12/12/2014 : Department of Arts, Heritage and the Gaeltacht gifts 29 Partridges* to Northern Ireland
*Pear trees not included
Friday, 12th December—The Minister for Arts, Heritage and the Gaeltacht, Heather Humphreys TD, has confirmed that 29 wild grey partridges from the Republic of Ireland have been handed over to Northern Ireland as part of a project to re-establish a wild population of the birds in the six-counties.
The project is part of a joint initiative between the Department of Arts, Heritage and Gaeltacht, and the Northern Ireland Environment Agency (NIEA). Wild grey partridges were declared extinct in Northern Ireland in 1992.
Speaking today, Minister Humphreys said:
“This is a wonderful cross-border initiative for the conservation of Ireland’s natural heritage. I am delighted to see my Department and the NIEA working together in a bid to reintroduce wild grey partridges to Northern Ireland. This conservation project is good for our natural heritage and wildlife, while bringing the communities together to work towards a shared goal.”
“This is the second translocation of birds from the Grey Partridge Conservation Project, which is based in Boora Bog, County Offaly. A translocation to North Dublin in 2011 has seen the grey partridge breeding successfully on farmland after an absence of nearly fifty years. We hope that our colleagues in Northern Ireland achieve their conservation objectives for this iconic farmland bird.”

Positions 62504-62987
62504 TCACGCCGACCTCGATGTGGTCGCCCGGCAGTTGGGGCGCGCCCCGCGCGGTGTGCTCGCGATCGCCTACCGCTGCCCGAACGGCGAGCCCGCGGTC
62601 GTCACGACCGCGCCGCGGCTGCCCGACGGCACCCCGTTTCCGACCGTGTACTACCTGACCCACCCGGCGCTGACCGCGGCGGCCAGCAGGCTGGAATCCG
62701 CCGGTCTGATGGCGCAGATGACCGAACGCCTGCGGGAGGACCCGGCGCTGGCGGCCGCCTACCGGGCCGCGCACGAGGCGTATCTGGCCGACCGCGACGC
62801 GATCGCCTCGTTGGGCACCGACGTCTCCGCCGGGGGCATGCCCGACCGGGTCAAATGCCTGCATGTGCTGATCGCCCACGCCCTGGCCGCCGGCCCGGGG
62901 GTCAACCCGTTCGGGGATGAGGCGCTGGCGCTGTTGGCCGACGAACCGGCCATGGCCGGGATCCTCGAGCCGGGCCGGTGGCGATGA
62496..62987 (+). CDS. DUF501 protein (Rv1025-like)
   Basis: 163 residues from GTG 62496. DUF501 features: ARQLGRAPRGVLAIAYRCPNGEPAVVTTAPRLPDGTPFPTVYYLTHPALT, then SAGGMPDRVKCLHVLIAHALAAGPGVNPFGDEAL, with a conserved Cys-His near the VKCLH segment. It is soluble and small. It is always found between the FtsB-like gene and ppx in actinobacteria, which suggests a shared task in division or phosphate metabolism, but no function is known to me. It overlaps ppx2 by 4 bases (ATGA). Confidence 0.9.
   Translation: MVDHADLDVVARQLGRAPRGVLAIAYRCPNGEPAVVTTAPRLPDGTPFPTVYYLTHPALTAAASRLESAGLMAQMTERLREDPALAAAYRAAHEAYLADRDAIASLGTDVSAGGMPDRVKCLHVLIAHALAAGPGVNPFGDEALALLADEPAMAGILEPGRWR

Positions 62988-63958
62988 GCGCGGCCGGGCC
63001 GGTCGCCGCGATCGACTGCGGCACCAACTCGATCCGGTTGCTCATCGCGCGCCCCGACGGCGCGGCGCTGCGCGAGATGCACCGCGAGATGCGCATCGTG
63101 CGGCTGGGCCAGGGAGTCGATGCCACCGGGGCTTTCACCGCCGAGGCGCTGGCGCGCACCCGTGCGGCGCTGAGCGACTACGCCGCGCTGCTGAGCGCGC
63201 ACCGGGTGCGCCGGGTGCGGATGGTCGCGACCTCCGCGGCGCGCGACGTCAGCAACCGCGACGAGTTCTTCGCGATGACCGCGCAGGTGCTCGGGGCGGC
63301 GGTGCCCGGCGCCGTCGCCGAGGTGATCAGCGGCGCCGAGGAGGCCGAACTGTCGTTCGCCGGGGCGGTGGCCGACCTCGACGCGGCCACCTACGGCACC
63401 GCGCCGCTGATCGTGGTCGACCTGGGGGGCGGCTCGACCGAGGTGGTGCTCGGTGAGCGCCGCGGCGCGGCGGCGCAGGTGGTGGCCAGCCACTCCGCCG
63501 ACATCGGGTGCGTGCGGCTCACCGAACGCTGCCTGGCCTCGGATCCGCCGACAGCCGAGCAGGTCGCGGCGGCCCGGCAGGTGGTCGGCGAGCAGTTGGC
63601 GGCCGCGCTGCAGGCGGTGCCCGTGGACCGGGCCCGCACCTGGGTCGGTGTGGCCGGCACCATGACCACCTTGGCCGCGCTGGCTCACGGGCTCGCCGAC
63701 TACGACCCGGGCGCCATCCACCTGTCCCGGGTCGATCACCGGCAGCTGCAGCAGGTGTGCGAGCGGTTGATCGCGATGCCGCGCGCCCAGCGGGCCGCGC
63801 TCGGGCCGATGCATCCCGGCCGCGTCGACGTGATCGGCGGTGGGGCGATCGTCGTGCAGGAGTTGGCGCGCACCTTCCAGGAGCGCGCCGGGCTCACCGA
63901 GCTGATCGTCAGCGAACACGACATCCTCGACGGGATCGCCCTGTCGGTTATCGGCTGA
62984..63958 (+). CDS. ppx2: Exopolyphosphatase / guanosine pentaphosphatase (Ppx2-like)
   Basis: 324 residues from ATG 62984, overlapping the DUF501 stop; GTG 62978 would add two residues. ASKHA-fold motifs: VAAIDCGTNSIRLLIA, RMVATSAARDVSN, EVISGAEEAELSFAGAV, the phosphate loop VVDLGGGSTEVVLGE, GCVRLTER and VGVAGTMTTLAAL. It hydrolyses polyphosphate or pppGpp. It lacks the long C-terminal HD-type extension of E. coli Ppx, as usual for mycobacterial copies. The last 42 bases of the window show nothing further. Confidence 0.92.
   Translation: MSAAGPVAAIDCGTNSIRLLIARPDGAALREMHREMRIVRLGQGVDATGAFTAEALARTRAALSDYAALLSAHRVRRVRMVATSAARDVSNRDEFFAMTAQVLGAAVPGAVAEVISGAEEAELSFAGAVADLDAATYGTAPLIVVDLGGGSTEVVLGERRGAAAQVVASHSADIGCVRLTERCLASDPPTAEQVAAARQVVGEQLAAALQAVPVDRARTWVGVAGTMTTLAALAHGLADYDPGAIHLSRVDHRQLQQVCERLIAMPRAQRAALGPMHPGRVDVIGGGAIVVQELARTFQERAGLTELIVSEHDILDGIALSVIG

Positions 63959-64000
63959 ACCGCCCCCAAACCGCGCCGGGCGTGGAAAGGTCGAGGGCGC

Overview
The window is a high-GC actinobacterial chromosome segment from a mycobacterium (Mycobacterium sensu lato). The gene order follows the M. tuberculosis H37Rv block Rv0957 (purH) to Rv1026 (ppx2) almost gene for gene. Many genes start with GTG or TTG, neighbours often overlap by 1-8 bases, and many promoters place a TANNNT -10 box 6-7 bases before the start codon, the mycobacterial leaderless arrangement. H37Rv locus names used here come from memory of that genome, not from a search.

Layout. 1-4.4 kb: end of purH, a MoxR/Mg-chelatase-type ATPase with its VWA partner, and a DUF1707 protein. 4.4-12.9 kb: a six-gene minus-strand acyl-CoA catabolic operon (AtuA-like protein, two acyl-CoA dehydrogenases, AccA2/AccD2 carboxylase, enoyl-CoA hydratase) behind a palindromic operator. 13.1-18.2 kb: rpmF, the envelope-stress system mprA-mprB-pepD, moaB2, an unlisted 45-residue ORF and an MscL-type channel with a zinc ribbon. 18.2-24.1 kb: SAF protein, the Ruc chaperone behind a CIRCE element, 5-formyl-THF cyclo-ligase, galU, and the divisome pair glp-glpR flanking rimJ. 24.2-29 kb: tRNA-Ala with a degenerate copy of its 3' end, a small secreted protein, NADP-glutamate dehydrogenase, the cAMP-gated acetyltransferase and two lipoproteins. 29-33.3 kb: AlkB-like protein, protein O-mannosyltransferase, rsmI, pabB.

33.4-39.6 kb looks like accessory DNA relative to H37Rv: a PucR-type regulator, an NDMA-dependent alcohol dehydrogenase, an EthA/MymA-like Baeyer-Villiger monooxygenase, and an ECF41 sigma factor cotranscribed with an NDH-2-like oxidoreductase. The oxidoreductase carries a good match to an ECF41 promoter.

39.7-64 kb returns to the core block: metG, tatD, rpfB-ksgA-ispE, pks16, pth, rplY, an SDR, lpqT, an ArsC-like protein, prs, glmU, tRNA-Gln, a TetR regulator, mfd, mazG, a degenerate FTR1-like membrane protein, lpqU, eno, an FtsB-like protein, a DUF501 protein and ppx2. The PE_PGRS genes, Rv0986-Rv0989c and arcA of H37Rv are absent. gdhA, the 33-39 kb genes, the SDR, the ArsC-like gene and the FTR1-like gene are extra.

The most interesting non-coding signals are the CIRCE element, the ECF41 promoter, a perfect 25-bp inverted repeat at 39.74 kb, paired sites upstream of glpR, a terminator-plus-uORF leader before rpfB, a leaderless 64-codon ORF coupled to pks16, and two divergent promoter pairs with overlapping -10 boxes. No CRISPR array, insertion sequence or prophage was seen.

The translocation of wild grey partridge was only possible because the grey partridge conservation project in Boora has turned the fortunes of the species around from its lowest ebb of 22 birds in 2002 to just over 1,000 birds in 2014.
Mr David Sandford, a grey partridge enthusiast from Lecale, Co. Down will spear head the operation in Northern Ireland. Wild grey partridges were common on his fathers’ farm thirty-five years ago.
Mr Sandford has secured the support of neighbouring farms, where changes to farming practices will be made possible under the Countryside Stewardship Scheme. These changes will involve an integration of food production while facilitating measures to enhance the conservation status of farmland birds like the grey partridge.